Sanjo is a piece of music that was performed exclusively by musical instruments such as Gayageum and Geomungo based on the traditional Korean music.

    The Sanjoju, presented by the Jeonju Municipal Gugak Band, offers a glimpse of the distinctive features, the harmony of the instruments, and the skills of outstanding performers.

K-Cultural Heritage (13)

  • 2002.11.15
    designated date
    Pulpis literally mean playing a flute with grass. The Chinese character is also called Chokjeokkeum, which is played by folding leaves or grass leaves and whistling them on the lips. It is said that peaches and citron leaves are used a lot.

    The record of the grass flute is the oldest recorded reed or reed flute in "Suseo" and "Dongdongjeon-dong" and also features a portrait performance in the poem "Someone picks a green leaf from a forest, blows it in his mouth, and makes a clear sound" in the poem "Moon Ga-seong" by Lee Gyu-bo during the Goryeo Dynasty. In 1493, "Akhakwebeom School" compiled by Seonghyeon and others during the reign of King Seongjong of the Joseon Dynasty recorded the types, materials, and methods of performing the full flute in detail. In "The Annals of the Joseon Dynasty," there are several records showing that the court had a musician playing the initials. In addition, a collection of calligraphic works by various writers showed that they enjoyed playing them from the top to the king to the commoners below. And Kang Choon-seop, a first-time music expert on meteoric albums, has recorded music such as "Hwimori" and "Gutgeori" with the same music as Sanjo. As such, the Pulpieri has been one of the musical instruments enjoyed by the Korean people throughout its long history, and has been recognized not only by the private sector but also by the official instrument.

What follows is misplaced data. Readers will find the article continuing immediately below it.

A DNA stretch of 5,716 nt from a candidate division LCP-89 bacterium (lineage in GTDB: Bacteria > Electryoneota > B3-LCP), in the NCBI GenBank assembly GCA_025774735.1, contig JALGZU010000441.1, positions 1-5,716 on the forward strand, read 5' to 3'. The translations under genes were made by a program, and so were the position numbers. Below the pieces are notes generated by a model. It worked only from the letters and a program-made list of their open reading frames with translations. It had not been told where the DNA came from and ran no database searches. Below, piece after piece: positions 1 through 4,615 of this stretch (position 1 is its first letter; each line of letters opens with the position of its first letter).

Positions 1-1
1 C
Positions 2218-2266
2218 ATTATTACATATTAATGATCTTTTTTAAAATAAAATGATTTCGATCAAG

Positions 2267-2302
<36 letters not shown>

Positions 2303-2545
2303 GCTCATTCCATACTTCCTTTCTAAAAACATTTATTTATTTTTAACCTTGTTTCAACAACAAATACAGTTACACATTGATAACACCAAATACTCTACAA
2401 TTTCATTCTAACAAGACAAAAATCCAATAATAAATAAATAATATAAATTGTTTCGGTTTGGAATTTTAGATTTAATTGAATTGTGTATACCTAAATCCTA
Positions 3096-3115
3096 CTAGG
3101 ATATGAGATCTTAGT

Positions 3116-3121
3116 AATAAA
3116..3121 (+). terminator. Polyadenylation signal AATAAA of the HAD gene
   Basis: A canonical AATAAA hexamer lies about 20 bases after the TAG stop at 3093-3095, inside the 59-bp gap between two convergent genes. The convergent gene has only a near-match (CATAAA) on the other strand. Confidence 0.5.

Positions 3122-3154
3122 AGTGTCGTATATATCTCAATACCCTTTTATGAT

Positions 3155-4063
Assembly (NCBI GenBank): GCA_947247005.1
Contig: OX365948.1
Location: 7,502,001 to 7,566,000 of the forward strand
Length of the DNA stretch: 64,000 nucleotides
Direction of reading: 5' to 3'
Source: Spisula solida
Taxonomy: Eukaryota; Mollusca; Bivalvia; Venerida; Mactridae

"The Evil Trapezius" records that anyone can play the instrument so easily that it is not difficult to make a sound and play it by saying, "You don't need the teachings of your ancestors, and you can only know all the syllables first." In fact, the full flute is easy for anyone to learn and play, and any music can be freely played. Today's first play is a folk song, a Cheongseong song, a Sanjo song, and other traditional pieces of music.

    In Gyeonggi-do, Oh Se-cheol was designated as the holder of a full flute, and he continues to perform actively.
  • 1989.12.28
    designated date
    Jeongak refers to music played in a court, government office, or a windmill where local windmills gathered to enjoy music.